DeAndre Yedlin can't help but to smile at his current situation. The 20-year-old Seattle native is just 17 months removed from signing his first professional contract with Sounders FC, now he finds himself on the brink of the biggest stage in the world of sports.
Yedlin is among 30 players in camp with the U.S. National Team as Head Coach Jurgen Klinsmann makes the final preparations for next month’s 2014 FIFA World Cup in Brazil. That roster will be paired down to 23 names by June 2 and the Seattle defender is not only striving to make the cut, but impress enough to earn a spot on the field.
"It's pretty amazing that I'm in this position. But it doesn't stop here. I'm going to keep pushing to make that 23 and do whatever I can to impress the staff. That's the next step for me, so that's what I'll be focused on," Yedlin said. "The next step is to be in the starting 11. There's always something I can do to get better. I can never be satisfied."
That approach has helped Yedlin quickly rise through the professional ranks. When he signed before the 2013 season, he was slated behind Adam Johansson at right back for the Sounders. A regular for the Sweden National Team, Johansson was battling injuries in training camp and that opened the door for Yedlin to grab the attention of the Seattle coaching staff. In that time, he took ahold of the starting role and hasn't let go.
In his first season, he earned attention as an MLS All-Star and finalist for MLS Rookie of the Year honors, but also jumped onto the radar for the National Team. He played all three matches for the U.S. U-20s in the FIFA U-20 World Cup in Turkey, and in January was invited to Klinsmann's January camp with the full national team. At the end of that camp, he made his international debut in a friendly against South Korea and was invited back for another friendly in March against Mexico where he made his second appearance, both coming in a substitute role.
Now in his second season, he is being viewed through a much more critical lens. Whereas he was seen for what he was in 2013 – a 19-year-old playing his first professional season – he now is viewed for what he could become – the U.S. National Team starting right back.
It's a difficult transition for Yedlin that comes with a lot of criticisms, but that scrutiny has only made him stronger on the field.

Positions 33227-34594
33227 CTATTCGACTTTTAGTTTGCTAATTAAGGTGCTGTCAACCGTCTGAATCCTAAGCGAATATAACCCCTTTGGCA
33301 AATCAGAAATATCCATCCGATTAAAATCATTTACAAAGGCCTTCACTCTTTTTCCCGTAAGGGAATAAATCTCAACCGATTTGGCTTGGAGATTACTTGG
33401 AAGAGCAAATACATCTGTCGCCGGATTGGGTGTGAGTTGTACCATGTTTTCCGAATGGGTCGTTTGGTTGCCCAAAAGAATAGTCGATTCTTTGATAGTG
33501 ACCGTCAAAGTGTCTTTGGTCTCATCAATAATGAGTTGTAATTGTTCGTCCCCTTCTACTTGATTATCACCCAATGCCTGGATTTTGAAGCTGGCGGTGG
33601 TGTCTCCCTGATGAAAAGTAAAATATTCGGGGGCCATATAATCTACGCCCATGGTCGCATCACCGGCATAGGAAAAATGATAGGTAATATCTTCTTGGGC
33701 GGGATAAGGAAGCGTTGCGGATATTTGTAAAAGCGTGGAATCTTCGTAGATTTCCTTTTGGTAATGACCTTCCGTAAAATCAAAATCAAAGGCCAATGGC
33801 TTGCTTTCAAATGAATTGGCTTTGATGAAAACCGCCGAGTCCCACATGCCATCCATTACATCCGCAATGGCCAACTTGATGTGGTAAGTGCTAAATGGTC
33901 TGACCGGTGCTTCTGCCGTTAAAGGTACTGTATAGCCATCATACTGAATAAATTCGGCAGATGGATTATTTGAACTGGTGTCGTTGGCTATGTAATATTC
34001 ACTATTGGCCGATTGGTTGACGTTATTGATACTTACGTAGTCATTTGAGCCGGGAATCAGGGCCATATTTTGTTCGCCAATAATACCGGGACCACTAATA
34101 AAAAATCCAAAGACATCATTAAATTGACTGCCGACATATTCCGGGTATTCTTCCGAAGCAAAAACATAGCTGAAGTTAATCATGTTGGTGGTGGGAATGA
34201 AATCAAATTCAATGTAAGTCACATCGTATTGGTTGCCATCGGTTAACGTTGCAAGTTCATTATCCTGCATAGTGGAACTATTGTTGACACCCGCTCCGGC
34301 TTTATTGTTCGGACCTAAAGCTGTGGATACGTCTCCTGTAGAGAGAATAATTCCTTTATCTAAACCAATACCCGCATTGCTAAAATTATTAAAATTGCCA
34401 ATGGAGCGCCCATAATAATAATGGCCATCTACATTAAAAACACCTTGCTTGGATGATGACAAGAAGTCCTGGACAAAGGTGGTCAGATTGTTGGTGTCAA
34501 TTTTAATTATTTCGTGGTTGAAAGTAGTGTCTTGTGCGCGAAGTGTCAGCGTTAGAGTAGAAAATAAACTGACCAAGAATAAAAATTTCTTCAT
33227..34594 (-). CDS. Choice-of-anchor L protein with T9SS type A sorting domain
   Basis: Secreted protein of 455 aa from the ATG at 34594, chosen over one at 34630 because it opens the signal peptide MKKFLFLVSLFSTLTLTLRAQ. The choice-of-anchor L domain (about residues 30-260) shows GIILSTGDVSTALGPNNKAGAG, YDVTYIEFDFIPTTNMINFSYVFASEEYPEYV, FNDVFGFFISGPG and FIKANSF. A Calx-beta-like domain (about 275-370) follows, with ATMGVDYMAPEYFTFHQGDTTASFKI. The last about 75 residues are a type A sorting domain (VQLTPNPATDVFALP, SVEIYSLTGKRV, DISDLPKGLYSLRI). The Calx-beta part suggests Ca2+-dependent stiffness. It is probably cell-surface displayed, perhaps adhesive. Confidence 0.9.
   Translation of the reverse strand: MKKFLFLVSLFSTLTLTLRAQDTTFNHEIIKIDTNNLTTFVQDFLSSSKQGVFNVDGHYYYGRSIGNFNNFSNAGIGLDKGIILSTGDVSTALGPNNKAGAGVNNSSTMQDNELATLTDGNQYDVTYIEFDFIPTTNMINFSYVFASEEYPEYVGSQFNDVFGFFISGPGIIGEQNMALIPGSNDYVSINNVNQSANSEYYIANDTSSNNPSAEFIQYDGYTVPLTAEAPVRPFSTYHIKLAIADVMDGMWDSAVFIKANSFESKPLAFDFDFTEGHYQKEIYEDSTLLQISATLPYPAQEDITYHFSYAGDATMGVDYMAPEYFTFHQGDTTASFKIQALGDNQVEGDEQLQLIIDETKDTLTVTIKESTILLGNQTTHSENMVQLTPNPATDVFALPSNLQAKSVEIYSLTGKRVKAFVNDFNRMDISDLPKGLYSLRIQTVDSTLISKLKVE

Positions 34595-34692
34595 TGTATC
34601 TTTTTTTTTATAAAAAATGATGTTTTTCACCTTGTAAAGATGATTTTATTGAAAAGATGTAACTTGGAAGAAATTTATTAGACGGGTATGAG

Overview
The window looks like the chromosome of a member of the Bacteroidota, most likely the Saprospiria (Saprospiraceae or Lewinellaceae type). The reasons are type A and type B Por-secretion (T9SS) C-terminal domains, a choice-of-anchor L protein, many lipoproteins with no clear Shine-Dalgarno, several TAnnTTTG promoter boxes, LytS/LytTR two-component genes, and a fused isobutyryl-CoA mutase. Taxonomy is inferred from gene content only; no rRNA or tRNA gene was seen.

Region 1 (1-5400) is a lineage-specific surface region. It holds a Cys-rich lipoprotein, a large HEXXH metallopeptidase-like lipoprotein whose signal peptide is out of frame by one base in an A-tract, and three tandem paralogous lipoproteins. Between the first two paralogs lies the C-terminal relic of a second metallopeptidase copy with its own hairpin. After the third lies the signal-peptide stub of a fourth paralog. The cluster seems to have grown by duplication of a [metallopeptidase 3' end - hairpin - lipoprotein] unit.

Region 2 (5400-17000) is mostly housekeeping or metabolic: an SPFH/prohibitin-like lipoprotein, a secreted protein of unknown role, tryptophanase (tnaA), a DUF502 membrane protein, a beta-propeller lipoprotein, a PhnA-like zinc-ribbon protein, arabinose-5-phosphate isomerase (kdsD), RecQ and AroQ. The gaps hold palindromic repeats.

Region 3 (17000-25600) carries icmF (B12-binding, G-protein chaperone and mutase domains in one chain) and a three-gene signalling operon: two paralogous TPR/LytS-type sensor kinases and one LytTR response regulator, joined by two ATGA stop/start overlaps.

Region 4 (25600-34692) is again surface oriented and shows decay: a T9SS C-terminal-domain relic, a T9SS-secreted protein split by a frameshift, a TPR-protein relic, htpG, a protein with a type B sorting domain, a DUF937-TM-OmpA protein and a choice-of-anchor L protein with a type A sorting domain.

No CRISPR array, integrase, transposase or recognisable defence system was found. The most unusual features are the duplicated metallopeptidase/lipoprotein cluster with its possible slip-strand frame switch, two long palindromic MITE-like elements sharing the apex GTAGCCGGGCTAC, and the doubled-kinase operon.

"I've been put under more of a critical eye, so my flaws are coming out a little bit more. People were surprised in the first year, and now I'm just trying to prove wrong anyone who has doubts," Yedlin said. "That's the best. That's even more challenging when you get put under that microscope and that's what I want. That's how I make myself better as a player and that's ultimately what I want. I want to be the best that I can be."
While he will be the first to admit that he has flaws, Yedlin takes comfort in the fact that he also has the confidence of his Sounders FC coaches and teammates, along with Klinsmann.
He also knows that he will have to be at his best to further impress Klinsmann and earn a seat on the plane to Brazil, but Sounders FC's first ever Homegrown Player is prepared to rise to that challenge.
"I just keep telling myself to play simple. That's been the biggest thing to help me with the national team. Once I get a little bit more comfortable, I can try more things, but the biggest thing is to stay simple," he said. "It's pretty incredible. This has all come so fast. You just can't get overwhelmed about it. You just have to realize that you're there for a reason and stay focused."
Yedlin is in U.S. camp with Sounders FC teammates Brad Evans and Clint Dempsey. The team will train at Stanford University before playing three matches against Azerbaijan, Turkey and Nigeria.